Review: Phil Robson - Impish
|Date of Release:||2002|
|Country of Release:||UK|
|Sub-Genre/s:||Post-Bop, World, Contemporary|
|Date of Review:||2004/04/28|
Released on The Babel Label in 2002, Phil Robson's Impish is like a breath of fresh air among the numerous, more often than not extremely variable, UK jazz releases. Roughly half the tracks are trios featuring Phil Robson himself on guitar and saz (a popular Middle Eastern long-necked lute family member), Dave Whitford on bass, and drum genius Asaf Sirkis, best known as the engine of the rhythm section of Gilad Atzmon & The Orient House Ensemble as well as of course the leader of his own trio, Asaf Sirkis & The Inner Noise. The other half of the tracks additionally feature John Taylor on piano. The album features seven Robson originals plus a Wayne Shorter classic and a Christine Tobin composition.
Phil Robson proves himself an excellent guitarist on Impish, with solid technique and a very individual style, and excellent improvisational skills. Also particularly noteworthy is drummer Asaf Sirkis who more than ably and amply demonstrates why he is undoubtedly the most exciting and gifted jazz percussionist of his generation and since Jack DeJohnette, Tony Williams and Elvin Jones. Whether at the traps or playing frame drum, Sirkis excels with an inventive sound palette that is simply breathtaking while exhibiting the perfect degree of restraint in his superbly judged backing, and sparkling brilliantly in his solos. Throughout Phil Robson's Impish, the ensemble playing is tight and empathic, while Robson carries the trios extremely well. Post-bop with leanings towards jazz fusion and the odd nod to lounge and Middle Eastern, the music is eminently listenable and often surprises.
The opener, Lapdog, kicks the album off with a lively pace and a hint of swing in a more rather than less straightahead original. Eminently memorable riffs and lively improvs keep this piece beautifully accessible. The contemplative Wayne Shorter classic Iris is given a sensitive and original treatment. Wandy's Place (For Hector) continues in a somewhat reflective mood that turns more and more celebratory and lively, with sensitive keywork from John Taylor. Inspired by Robson's visit to Soweto in 1998, it succeeds in reflecting both the tragic events of South Africa's past as well as its great vibrancy and exuberance. Originally written for Phil Robson's Octet plus Indian percussion as part of a commission from Derby Jazz, Gone Fishing delights with its distinct Indian and Middle Eastern overtones. The instrumentation is pure joy, with Robson switching deftly from the Middle Eastern saz to guitar while Asaf Sirkis' sensitive frame drum provides the perfect rhythmic setting for the first, mainly joyful, part of this exciting piece. For the shorter, meditative second part, the instrumentation stays with guitar while switching the percussion to the conventional trap set, with Sirkis giving a fine example of his superb brushwork. Reptilian, dedicated "For Miles", again sees Taylor's ivories supplementing the trio to great effect with well judged harmonies to Phil Robson's high-energy improvs as well as lively soloing. The title track, Impish, again with Taylor's sensitive piano, is exactly that - impish. Dave Whitford's bass is given ample scope too here. Chomping is a more subtle trio, with a solid bass and Asaf Sirkis' drums given plenty of scope. John Taylor's piano returns once more for the Christine Tobin composition You Draw The Line, a delightful simple piece given a sensitive rendition with excellent soloing all round. The album closes with another trio, the up-beat, up-tempo Bug Eyes, which features a truly exhilarating drum solo by Sirkis. A short, segued, un-listed, un-named "bonus track" follows.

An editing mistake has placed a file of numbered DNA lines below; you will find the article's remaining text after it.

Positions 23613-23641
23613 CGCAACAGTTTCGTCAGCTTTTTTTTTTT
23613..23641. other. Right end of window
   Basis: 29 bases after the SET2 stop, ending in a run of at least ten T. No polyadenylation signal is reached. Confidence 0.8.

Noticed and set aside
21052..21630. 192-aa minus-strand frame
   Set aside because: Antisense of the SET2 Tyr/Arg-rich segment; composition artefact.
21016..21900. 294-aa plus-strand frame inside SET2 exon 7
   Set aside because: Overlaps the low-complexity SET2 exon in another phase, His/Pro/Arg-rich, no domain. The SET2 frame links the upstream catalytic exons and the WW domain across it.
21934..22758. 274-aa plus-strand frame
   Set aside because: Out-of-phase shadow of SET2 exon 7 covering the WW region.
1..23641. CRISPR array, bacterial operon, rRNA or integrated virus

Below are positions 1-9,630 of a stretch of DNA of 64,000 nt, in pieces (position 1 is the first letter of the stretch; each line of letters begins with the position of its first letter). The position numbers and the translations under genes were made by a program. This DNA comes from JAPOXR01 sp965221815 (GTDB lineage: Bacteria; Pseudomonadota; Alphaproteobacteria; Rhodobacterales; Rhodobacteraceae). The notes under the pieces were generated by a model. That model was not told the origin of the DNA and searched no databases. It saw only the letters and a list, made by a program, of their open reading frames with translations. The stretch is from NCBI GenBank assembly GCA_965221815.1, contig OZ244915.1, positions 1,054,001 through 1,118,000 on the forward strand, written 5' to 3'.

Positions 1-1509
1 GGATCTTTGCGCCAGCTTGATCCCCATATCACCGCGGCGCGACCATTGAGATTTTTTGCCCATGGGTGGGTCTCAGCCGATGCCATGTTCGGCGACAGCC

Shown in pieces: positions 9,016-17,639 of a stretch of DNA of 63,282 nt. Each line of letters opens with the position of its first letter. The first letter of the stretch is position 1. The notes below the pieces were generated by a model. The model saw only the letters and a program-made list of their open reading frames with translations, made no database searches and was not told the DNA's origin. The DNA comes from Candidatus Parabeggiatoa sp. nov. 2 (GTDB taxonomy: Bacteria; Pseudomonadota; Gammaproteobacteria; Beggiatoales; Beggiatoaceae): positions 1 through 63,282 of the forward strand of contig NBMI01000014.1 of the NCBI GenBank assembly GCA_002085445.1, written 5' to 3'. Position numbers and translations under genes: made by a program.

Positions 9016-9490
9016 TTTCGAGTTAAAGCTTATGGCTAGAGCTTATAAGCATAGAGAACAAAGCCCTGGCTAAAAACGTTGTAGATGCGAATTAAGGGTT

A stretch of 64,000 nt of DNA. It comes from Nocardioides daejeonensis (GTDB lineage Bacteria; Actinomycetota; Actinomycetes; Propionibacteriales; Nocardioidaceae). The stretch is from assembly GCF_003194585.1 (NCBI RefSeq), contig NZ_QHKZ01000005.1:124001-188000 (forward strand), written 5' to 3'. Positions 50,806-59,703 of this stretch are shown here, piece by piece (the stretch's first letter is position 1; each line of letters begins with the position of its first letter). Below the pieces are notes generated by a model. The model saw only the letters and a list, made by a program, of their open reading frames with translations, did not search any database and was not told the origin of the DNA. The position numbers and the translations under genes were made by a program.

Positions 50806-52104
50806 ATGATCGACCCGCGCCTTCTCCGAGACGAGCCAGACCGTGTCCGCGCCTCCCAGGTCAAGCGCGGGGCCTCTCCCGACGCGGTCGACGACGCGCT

Britain is doubtlessly blessed with an uncommon number of highly gifted young (or younger) jazz guitarists. Equally undoubtedly, I would consider Phil Robson to number among these, and I expect we'll hear a lot more yet from this young man. Phil Robson's album Impish certainly is an excellent and enjoyable listen with plenty of promise for the future.
1. Lapdog (Phil Robson) - 6:18
Phil Robson - guitar, saz
Dave Whitford - double bass
Asaf Sirkis - drums
John Taylor - piano (tracks 3, 5, 6, 8)
Impish can be purchased:
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